According to one of those little human interest stories in the newspaper, a lad in Utah was recently pulled over for impaired driving.
Turns out he wasn’t so much medically or chemically impaired as he was chronologically disadvantaged. He’s not-quite-six years old.
In an unusual deviation from the normal process of suppressing the names of underage suspected lawbreakers, the papers are naming him in full. Congratulations, Adrian Zamarripa: your name will forever be linked to driving without a license, reckless endangerment, and (probably) speeding.
Adrian, it seems, had saved up three dollars and was driving to his sister’s home in California to buy his dream car, a Lamborghini. It’s unclear why he felt he needed his sister’s assistance. While there don’t appear to be any dedicated Lamborghini dealers in Utah, a quick Google search shows several more general dealerships who have Lamborghinis available. There are also at least a couple of Lamborghini-specific dealerships in Texas, which is likely to be an easier drive for someone who can’t see over the dashboard of the family car.
Also no word in the story of whose keys Adrian was using. I’m assuming he doesn’t have his own set*, so I have to wonder if he snagged Mom’s keys or Dad’s. Perhaps the parents should look into the purchase of a key safe?
* I could be wrong about that. I gather that kids in the middle of the US learn to drive at younger ages than on the coasts, and that enforcement of licensing laws can be spotty in rural areas.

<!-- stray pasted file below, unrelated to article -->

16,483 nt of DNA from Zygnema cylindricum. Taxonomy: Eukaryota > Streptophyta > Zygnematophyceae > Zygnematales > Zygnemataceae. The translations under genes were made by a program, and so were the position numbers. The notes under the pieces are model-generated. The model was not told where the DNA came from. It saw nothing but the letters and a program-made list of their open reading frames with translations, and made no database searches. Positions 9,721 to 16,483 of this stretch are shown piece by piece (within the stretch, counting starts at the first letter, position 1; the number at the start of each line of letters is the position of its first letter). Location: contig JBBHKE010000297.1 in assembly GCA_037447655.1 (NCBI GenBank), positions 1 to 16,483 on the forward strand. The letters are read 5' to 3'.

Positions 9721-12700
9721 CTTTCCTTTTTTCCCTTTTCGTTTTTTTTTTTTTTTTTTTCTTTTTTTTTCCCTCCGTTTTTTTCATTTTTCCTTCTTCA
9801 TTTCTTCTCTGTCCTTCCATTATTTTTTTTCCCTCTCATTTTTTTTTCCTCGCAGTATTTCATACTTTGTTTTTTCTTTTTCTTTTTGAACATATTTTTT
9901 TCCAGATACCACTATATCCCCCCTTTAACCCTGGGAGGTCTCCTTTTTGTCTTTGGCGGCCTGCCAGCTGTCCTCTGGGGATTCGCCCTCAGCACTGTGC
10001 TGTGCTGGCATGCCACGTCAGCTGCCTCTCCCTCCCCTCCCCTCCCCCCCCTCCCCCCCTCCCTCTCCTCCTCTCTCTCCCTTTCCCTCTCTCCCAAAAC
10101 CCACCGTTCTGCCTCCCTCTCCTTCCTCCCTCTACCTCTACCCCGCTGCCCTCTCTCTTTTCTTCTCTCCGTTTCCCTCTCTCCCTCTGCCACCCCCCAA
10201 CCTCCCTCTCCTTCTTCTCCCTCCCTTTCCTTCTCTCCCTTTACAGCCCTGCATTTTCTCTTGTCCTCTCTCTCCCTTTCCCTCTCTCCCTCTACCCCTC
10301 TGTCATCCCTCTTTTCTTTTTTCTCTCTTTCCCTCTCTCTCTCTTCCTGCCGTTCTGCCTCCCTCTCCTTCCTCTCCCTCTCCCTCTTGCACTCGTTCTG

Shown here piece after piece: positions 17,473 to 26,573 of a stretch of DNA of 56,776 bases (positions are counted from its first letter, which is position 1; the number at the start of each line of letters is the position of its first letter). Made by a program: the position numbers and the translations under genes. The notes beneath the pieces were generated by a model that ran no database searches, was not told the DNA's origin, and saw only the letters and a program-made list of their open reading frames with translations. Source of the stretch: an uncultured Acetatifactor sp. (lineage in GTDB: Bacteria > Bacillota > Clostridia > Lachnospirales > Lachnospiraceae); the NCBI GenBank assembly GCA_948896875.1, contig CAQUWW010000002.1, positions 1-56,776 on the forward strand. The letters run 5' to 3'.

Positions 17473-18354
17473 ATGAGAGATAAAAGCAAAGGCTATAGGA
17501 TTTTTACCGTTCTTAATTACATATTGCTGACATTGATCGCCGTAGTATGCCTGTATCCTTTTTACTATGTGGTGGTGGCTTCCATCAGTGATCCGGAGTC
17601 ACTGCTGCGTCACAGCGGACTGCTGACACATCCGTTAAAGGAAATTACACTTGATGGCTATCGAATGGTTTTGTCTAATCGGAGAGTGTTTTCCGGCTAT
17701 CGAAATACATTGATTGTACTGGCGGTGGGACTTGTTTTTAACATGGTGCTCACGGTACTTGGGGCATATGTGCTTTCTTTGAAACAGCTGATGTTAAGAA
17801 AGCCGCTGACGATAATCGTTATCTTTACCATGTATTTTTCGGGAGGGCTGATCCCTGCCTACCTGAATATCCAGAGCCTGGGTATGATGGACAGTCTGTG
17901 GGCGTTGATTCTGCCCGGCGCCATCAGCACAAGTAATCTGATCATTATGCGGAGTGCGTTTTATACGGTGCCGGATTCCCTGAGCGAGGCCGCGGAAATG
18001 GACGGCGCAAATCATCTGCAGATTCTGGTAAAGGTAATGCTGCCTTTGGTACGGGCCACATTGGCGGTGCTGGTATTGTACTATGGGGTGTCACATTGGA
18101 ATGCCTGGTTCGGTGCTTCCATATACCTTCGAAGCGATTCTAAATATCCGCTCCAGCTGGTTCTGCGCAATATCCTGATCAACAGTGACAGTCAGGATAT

The story does have a happy ending. Nobody was injured or killed. Contrary to my expectations, no dealership has scrounged some publicity by offering to sell Adrian his dream car. Check back in ten years, though, when he gets his license; somebody might be willing to cut him a deal–though probably for more than three bucks.
Vexingly, the story doesn’t say a word about punishment. Did Adrian have to go to bed without supper? Get a week of extra chores or restrictions on his sport car racing video time? Did Daddy take his T-Bird away? (Sorry, wrong song.)
Instead, it devotes a paragraph and several pictures to the juvenile miscreant taking a ride with a local Lamborghini owner.
This is not a deterrent.
I expect we’ll be seeing a rash of copycat crimes as dozens of pre-teen boys and girls crack open their piggy banks, swipe the car keys, and set out on their own quests for the cars of their dreams.
I’m reminded of the early scene in the Star Trek reboot where a prepubescent James T. Kirk gets busted by a flying 23rd century cop in his uncle’s classic car. “Is there a problem, officer?”
Right! And look how that turned out!
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